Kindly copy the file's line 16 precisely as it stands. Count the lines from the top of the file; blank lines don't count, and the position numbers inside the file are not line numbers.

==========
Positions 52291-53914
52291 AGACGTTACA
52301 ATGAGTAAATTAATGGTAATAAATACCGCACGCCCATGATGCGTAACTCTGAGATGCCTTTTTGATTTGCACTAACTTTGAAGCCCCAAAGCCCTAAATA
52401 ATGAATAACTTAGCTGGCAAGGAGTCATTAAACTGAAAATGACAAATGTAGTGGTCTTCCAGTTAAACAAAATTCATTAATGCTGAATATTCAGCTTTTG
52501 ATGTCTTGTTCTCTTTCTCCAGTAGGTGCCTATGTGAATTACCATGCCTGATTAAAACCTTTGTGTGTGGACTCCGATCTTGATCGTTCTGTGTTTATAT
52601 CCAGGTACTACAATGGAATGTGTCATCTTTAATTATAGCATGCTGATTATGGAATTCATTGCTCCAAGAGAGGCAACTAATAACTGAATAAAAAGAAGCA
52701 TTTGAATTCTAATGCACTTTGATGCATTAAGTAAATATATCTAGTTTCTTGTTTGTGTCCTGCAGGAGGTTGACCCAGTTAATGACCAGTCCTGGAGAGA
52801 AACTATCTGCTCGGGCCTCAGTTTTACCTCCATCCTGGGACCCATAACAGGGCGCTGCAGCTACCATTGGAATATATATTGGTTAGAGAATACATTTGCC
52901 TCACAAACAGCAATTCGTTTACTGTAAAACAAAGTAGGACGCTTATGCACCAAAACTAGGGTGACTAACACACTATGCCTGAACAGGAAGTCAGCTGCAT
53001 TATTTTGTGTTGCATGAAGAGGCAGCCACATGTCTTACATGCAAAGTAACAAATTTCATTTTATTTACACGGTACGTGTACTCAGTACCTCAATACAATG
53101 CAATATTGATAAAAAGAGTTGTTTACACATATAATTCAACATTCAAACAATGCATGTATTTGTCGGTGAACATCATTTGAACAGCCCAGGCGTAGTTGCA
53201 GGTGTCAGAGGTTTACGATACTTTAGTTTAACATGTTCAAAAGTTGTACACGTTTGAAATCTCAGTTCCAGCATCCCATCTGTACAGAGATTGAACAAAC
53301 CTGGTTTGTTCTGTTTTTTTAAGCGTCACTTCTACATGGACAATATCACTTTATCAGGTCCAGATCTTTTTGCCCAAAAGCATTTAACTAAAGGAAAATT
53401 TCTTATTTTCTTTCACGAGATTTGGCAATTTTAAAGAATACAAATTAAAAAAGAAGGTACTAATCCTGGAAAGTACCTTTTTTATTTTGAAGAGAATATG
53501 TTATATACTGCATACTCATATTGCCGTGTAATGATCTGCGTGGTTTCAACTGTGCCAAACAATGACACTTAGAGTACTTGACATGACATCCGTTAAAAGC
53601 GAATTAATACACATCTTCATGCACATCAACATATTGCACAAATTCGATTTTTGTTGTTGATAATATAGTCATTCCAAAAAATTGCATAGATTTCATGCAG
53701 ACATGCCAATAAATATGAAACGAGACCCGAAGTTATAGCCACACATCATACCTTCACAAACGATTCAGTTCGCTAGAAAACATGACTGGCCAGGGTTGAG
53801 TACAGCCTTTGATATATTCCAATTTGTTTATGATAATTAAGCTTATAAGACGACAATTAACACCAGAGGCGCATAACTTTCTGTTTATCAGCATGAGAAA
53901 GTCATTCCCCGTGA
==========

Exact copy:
53601 GAATTAATACACATCTTCATGCACATCAACATATTGCACAAATTCGATTTTTGTTGTTGATAATATAGTCATTCCAAAAAATTGCATAGATTTCATGCAG